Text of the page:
From there, we can basically jump straight to the dwarfs of Tolkien’s works. Yes, there were other portrayals of dwarfs in between the two. Disney’s Snow White and the Seven Dwarfs actually premiered the same year as The Hobbit was published, 1937. But the others weren’t nearly as culturally significant and they didn’t have as much of a lasting impact on the folklore relating to dwarfs. Most people don’t remember Tolkien’s first work that mentioned dwarfs, The Book of Lost Tales, and those dwarfs are straight-up evil. But by the time he wrote The Hobbit, he apparently softened up on dwarfs to some extent. I say “to some extent”, because he added in the rather nasty innovation of giving them a lot of Jewish stereotypes. He made them greedy and warlike and shrewd in trade, and his basis for their use of language (remember, Tolkien was a linguist first and an author second, so this would be important to him), was Hebrew. In The Hobbit, the dwarfs seek to reclaim their ancestral homeland from which they’ve been exiled, which might sound a little familiar to you. And yes, Tolkien was the first one to spell it “dwarves”. That’s all I’m saying on that topic.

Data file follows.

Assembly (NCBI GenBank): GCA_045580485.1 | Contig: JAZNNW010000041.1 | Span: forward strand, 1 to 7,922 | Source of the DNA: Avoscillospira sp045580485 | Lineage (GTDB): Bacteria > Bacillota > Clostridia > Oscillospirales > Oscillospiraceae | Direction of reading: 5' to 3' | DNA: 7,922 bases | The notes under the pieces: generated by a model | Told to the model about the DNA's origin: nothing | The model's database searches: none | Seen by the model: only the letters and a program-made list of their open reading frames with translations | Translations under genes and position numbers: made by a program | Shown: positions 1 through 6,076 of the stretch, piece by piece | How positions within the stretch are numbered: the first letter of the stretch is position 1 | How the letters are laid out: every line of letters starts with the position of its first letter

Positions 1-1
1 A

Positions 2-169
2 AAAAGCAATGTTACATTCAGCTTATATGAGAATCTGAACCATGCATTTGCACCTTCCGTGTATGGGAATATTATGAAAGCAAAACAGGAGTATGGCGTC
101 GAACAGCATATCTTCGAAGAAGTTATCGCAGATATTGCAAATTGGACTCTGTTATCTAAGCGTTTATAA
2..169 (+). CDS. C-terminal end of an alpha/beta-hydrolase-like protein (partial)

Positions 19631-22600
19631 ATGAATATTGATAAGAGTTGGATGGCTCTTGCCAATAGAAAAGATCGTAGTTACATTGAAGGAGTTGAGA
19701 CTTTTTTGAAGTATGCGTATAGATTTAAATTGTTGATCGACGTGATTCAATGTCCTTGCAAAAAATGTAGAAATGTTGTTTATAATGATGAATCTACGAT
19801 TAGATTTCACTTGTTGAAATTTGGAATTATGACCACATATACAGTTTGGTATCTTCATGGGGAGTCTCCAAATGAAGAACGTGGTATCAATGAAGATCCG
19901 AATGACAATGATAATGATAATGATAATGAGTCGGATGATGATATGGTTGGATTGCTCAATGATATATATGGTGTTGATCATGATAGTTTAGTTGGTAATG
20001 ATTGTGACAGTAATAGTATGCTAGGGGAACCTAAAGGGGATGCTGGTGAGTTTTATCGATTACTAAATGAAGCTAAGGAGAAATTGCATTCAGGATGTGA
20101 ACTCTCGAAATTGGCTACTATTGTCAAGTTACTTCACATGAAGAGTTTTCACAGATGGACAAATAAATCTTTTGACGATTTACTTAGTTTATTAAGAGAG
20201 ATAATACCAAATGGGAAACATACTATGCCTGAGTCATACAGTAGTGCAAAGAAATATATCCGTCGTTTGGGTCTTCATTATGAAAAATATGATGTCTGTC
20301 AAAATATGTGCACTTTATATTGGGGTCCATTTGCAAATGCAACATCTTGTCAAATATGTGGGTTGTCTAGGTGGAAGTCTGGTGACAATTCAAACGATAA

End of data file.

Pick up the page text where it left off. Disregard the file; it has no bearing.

A lot of problems with the sexes of the dwarfs come from Tolkien. He wrote that only about a third of dwarfs are female, and that the females are indistinguishable from the males (at least to non-dwarfs). This is… particularly gross when you remember that he equated them with Jewish people. I don’t recall that he ever mentioned any female dwarf characters, but hey, if they’re so indistinguishable from the males, I don’t see why any of the dwarf company in The Hobbit couldn’t have been female (I know why – fanboy tears, that’s why).
Dungeons and Dragons did little to change this idea of dwarfs. I should note that in the official game rules, female dwarfs don’t grow bears and can even be *gasp* attractive (I can only assume that this is when viewed by humans). But in my personal experience, players tend to play them more like Tolkien dwarfs in that respect anyway. It’s nice that Dungeons and Dragons allows you to deviate heavily from its own source material, so I guess I find it amusing that this is one aspect where players instead play it much closer to the source material. One of my first characters was a female dwarf fighter, and although I only got to play one solo session with her, so it didn’t come up much, she was always treated by others as a male dwarf, because hey, she had a pretty magnificent beard, and those wacky humans thought beard = male. I should note that this was right around the time when I started reading Discworld, and I discovered the wonderfulness that is Cheery Littlebottom (seen below in one of my favorite pieces of fanart, in all her glory).